Teach Children Visiting Etiquette

There comes a time when parents need to take their children to visit friends, old acquaintances or relatives in a place far from home.

This is very common, but the etiquette that comes with it cannot be overlooked because children learn from every experience and event that unfolds before them.

Therefore, parents need to constantly monitor their behavior so that knowledge transfer can be effective, as learning can occur anywhere and at any time, things that children will effortlessly imitate and absorb.

Taking children to visit someone’s house is based on several reasons and objectives. It may be because they don’t have friends at home, which could be risky if left alone.

A child’s desire to join the visit cannot be negotiated, so they must be brought with them. Or it could be because parents like to take their children everywhere, even if it means having to deal with multiple belongings.

Whatever the reason for taking a child to visit another person’s house, it cannot be separated from the etiquette that must be observed because we do not know the nature and character of the host whose house we are visiting.

Is the host someone laid-back, unconcerned with less polite and messy behavior, or vice versa? Are you a neat freak, very concerned about order and cleanliness, so even a small mess can make you feel uncomfortable?

On the one hand, there is also a belief among some parents that when raising their children they should reduce supervision, prohibitions and the like, without considering the situation or environment in which these things occur.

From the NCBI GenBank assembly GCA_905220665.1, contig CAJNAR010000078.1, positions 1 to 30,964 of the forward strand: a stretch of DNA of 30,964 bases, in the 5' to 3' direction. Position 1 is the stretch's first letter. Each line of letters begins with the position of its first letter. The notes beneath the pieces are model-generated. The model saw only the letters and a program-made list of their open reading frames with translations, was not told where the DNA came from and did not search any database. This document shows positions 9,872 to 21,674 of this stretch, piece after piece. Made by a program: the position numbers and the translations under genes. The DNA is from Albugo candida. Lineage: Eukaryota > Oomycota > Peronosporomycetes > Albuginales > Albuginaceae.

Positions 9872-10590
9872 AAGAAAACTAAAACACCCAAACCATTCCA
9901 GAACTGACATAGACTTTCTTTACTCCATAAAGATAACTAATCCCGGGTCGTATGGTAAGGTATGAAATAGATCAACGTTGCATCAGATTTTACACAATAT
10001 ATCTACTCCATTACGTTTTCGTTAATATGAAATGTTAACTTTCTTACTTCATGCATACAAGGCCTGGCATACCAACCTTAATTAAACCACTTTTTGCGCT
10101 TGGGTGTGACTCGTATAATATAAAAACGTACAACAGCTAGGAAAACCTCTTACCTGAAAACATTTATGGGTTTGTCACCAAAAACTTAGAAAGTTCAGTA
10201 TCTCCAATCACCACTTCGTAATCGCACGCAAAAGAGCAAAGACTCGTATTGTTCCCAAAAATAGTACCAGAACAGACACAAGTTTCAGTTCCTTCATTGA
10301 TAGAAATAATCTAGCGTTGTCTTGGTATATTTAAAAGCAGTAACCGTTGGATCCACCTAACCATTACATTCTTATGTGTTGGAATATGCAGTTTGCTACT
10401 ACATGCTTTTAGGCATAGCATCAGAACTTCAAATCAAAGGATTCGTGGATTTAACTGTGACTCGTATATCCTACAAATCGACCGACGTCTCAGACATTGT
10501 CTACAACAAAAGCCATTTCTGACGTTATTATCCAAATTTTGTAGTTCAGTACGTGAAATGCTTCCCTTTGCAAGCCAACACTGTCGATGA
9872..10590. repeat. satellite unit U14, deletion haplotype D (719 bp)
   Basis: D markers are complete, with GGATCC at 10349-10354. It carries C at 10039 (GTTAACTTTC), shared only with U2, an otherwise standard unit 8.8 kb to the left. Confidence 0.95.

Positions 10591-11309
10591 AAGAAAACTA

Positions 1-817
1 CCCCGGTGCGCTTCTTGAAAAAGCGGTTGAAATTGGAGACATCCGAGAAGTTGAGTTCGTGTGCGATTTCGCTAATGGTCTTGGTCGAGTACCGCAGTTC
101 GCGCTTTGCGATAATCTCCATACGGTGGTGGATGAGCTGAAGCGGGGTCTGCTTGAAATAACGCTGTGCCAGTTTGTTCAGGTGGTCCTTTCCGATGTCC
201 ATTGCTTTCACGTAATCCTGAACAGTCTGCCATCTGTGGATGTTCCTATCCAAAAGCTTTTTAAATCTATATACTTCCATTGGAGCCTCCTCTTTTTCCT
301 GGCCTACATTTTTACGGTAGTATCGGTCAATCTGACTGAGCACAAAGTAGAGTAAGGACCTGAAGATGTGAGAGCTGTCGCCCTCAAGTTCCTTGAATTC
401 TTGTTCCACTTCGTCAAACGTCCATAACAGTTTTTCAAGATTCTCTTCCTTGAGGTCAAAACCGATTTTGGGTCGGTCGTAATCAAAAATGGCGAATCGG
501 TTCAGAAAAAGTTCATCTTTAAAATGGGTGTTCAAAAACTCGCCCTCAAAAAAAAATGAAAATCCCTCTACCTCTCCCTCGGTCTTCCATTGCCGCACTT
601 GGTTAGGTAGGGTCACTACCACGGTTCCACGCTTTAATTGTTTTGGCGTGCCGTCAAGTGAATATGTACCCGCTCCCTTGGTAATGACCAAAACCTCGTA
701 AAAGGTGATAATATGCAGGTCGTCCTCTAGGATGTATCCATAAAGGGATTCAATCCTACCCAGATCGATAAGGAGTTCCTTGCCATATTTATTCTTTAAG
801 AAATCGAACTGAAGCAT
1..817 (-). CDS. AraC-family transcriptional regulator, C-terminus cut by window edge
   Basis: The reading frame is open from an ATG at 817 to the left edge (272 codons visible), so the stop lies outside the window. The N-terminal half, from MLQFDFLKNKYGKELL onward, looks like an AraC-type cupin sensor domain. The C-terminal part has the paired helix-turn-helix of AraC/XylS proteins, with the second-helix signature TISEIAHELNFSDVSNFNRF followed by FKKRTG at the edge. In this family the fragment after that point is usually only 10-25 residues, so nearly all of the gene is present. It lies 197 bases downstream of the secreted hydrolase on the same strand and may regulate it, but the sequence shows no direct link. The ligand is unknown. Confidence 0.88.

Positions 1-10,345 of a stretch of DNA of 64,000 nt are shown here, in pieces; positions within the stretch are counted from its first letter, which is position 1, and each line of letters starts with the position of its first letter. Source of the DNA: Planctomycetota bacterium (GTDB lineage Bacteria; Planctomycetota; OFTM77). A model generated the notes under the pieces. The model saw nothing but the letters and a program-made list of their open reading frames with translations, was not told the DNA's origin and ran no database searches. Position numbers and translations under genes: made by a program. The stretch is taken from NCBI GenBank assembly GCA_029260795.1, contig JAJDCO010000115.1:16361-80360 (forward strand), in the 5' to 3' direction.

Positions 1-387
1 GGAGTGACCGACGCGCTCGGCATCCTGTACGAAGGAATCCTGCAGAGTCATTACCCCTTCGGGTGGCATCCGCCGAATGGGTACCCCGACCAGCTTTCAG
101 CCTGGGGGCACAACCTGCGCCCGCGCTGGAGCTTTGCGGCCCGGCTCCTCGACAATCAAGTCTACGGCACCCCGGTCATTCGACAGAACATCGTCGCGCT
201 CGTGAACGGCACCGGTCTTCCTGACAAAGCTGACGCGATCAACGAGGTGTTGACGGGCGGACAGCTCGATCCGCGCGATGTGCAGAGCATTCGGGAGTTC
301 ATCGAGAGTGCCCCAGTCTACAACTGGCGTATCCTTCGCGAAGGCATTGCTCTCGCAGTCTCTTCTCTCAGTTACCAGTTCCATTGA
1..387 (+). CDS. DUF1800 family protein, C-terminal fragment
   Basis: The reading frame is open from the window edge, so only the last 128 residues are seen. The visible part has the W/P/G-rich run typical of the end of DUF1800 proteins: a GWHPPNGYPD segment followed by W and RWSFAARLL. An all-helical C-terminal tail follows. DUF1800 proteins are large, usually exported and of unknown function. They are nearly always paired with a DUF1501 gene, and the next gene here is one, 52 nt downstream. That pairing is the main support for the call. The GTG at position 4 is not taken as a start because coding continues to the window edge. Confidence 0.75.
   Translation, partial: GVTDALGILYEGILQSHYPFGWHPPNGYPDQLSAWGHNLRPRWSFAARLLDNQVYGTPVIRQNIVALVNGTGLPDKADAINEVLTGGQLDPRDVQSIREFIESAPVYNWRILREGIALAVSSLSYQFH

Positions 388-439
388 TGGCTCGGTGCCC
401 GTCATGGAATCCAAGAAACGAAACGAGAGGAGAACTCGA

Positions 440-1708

Yes, it may not be a problem at home. But what if the less pleasant behavior occurs in someone else’s home? Of course, as parents, we need to set boundaries, including etiquette when our child is visiting or a guest in someone else’s home.

Here are some things to teach when taking children to visit:

  1. Knock on the door first, a maximum of three times. If there is no response, it is best to go home and come back another time.
  2. If the door opens, wait to be invited to sit before sitting down.
  3. Children should sit quietly in the chair provided, waiting for their parents’ business to be finished with the host.
  4. If a child wants something, he should whisper something to her parents and not interrupt the adults’ conversations.
  5. If you are offered snacks, take only a reasonable amount. Avoid reaching for or grabbing snacks repeatedly, even if the child likes them.
  6. Also, remind them to always include kind words like “I’m sorry,” “thank you,” “excuse me,” etc.

The children are still young, so it is important that there is some charity in their gestures. Still, this does not mean that they are free of rules or that they are allowed to be impolite when interacting with others. Because habits are substantially tutored from youth, so that they grow and become good people.

Dikategorikan dalam Parenting

Oleh Sinta

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